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The Pyramids: An Enigma Solved, Davidovits

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Great Pyramid Passages and Chambers, J M Edgar

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Ancient Egypt : The History and Technology, E Malkowski 12


Operations carried on at the pyramids of Gizeh ,H Vyse

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The Pyramids: An Enigma Solved, Davidovits


The sample from the Great Pyramid provided by Lauer is topped with a white coating overlaid with a
brownish-red surface coloration. Such coloration appears also on a few remaining outer casing blocks
of this pyramid and ries from brownish red to greyish black. There has been long debate about whether
the coloration is a type of paint or a patina, the latter resulting gradually from desert weather conditions.
Attempting to show that the casing block coloration of the Khufu (Kheops or Cheops) and Khafra
(Khefren or Chephren) pyramids is a paint, Andre Pochan, in 1934, analyzed the coloration appearing
on these pyramids [43]. His tests revealed the resence of minerals highly uncommon in limestone,
leading him to conclude that the coloration could not be a patina because that would require a migration
of minerals from within the stone itself. He therefore proposed that some type of hard, siliceous binder
was applied and painted over with a pigment of red ochre. A. Lucas accepted the validity of Pochans
chemical analysis but disputed the presence of a deliberate coating. Lucas maintained that the coloration
is a patina. Lauer and K. L. Gauri, of the Stone Conservation Laboratory of the University of Louisville,
in Kentucky, also maintain that the coloration is a patina. Pochan and Lauer hotly debated the issue for
twenty years. Lauers opinion carries great weight among peers, and he had the last word on the subject
because he outlived Pochan. The chemistry of geopolymerization serves to settle this issue as well.
Because Pochan had already analyzed the red coloration, I analyzed only the underlying white coating
appearing on the white coating from the Great Pyramid. I submitted Lauers sample to two different
laboratories employing experts with diverse backgrounds in geology and mineralogy, Combining our
expertise, I was amazed to find a tremendously complex geopolymeric chemical system in the white
coating. Its principal ingredients are two calcium phosphates, brushite and crystalline hydroxyapatite,
both found in bone, and a zeolite called ZK-20. The coating is pure geopolymeric cement. It is the key
to the composition of the pyramid stone. This binder is infinitely more sophisticated than the simple
gypsum and lime cement by which scholars have characterized Egyptian cement technology. Indeed,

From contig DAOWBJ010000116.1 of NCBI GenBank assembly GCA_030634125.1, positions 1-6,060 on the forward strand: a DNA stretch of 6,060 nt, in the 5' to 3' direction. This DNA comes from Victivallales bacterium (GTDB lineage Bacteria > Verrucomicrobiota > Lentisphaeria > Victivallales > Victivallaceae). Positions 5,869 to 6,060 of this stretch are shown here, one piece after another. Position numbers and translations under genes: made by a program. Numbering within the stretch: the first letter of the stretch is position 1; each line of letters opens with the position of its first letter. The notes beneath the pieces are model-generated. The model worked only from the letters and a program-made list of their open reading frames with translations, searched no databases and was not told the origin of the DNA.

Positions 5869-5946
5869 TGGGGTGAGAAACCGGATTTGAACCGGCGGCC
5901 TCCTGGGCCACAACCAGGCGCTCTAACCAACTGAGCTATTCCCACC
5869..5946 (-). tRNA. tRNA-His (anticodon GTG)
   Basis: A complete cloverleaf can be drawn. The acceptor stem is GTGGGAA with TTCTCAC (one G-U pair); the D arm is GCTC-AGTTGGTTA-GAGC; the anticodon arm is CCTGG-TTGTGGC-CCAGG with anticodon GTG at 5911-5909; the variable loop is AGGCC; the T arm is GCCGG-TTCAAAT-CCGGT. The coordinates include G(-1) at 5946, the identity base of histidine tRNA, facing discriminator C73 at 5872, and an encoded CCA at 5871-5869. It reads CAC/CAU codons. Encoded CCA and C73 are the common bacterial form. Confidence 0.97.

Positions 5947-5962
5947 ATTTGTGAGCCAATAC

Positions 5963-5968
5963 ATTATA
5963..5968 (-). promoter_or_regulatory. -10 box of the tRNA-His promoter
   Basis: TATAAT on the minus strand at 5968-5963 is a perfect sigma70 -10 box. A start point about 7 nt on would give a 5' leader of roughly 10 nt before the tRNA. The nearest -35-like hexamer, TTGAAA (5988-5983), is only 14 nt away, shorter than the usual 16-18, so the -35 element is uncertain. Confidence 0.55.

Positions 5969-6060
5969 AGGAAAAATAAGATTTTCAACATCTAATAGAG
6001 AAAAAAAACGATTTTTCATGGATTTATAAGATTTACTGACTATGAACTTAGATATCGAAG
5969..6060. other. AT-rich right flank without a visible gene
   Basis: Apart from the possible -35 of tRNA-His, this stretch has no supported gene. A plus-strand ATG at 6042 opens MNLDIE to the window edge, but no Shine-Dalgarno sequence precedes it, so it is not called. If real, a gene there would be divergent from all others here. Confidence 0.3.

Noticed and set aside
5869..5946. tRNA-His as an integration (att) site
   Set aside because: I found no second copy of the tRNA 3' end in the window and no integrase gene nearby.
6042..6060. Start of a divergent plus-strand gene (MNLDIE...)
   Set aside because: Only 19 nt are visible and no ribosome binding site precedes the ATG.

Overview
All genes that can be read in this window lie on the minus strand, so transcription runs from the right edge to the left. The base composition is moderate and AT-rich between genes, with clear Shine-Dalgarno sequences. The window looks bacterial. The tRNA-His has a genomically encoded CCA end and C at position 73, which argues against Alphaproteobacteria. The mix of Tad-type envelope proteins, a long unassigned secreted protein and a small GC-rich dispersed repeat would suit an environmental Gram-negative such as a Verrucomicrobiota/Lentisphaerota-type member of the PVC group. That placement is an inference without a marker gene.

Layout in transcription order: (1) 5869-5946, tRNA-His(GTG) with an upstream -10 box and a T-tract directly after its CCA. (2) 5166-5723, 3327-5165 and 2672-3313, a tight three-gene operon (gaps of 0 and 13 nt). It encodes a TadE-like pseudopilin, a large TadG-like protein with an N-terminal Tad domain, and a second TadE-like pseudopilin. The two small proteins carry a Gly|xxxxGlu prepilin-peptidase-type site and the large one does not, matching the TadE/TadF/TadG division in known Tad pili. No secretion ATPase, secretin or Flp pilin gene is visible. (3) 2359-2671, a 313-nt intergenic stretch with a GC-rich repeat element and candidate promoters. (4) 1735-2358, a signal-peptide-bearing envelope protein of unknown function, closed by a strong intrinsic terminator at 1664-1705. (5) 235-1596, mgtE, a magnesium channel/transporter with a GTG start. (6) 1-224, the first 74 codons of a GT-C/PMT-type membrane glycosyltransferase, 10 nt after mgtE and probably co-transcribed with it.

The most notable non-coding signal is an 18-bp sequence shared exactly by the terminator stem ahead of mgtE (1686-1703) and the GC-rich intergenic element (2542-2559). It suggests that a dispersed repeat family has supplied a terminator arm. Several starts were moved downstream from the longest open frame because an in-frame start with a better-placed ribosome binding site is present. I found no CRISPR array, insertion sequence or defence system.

the binder is even more sophisticated than I had expected. Even though Pochan did not understand the
chemistry involved, he was nevertheless correct in his surmise that the red coloration is synthetic. As he
knew, the minerals thought to have migrated are highly uncommon in natural limestone. In any case, the
amount of minerals present in the stone is too small to form a patina. Additionally, the minerals in the
red coloration, like those in the white coating, are insoluble and, therefore, could not have migrated, nor
could minerals have migrated through the white coating to form a red coloration. Furthermore, the
sample I analyzed exhibiting the red coloration came from the pyramids interior where it was
unaffected by weathering. Finally, using a microscope, I observed two cracks in the red coating of this
sample. One crack is deep and exposes white limestone, making it much more recent than the coating.
The other crack is ancient, and it is filled with the red coloration. The color was obviously painted on
because it filled the crack. The coating and coloration are truly remarkable alchemical products,
showing no blistering or other appreciable deterioration after about 4,500 years. In fall of 1992, a
geologist, James Harrell, University of Toledo, approached my assistant Margie Morris. She agreed that
Harrell be allowed to perform additional tests on the Lauer sample. He classified the limestone as
natural limestone and the coating as man-made. Harrell never gave back the sample to Mss. Morris. He
told her that in his effort to prove the natural limestone case, he destroyed the Lauer sample. He never
stated that my claim on the presence of organic fibers was wrong. [43b]. Geologists who have analyzed
the pyramid blocks have recognized no known adhesives holding the stone together. Not realizing that
the unusual minerals in the stone comprise the binder, they have not recognized the stone as
reconstituted limestone. Likewise, researchers recognize no known chemical composition to justify a
man-made coating and coloration on the stone. A report that typifies the reaction of
geologists to this material is amusing. A geologist was commissioned by the owners of a collection of
limestone artifacts from ancient Egypt to prove them to be natural stone because museum authenticators
9

interested in the collection detected that the stone was artificial. They opined that the pieces must,
therefore, be fakes. Trying to prove the natural origin of the limestone, the geologist claimed that perhaps
some extraterrestrial system, far in advance of our own, might possess the technology required for
producing such stone, but lacking proof of that, we of the earth must consider the stone to be of natural
origin. I shall come back to this extraordinary statement in a later chapter. There is a historical account
that supports the presence of paint on the Great Pyramid, and it also mentions remarkable pyramid
cement. The following remarks were made by Abd el Latif (13 century AD): These pyramids are built
of large stones, ten to twenty cubits [16.6 -33 feet] in length by a thickness of two to three cubits [20 - 30
inches] and a similar width. What is worthy of the greatest admiration is the extreme precision with
which the stones have been dressed and laid one over the other. Their foundations are so well leveled that
one cannot plunge a needle or a hair between any two stones. They are cemented by mortar which forms
a layer the thickness of a sheet of paper. I do not know what this mortar is made of; it is totally unknown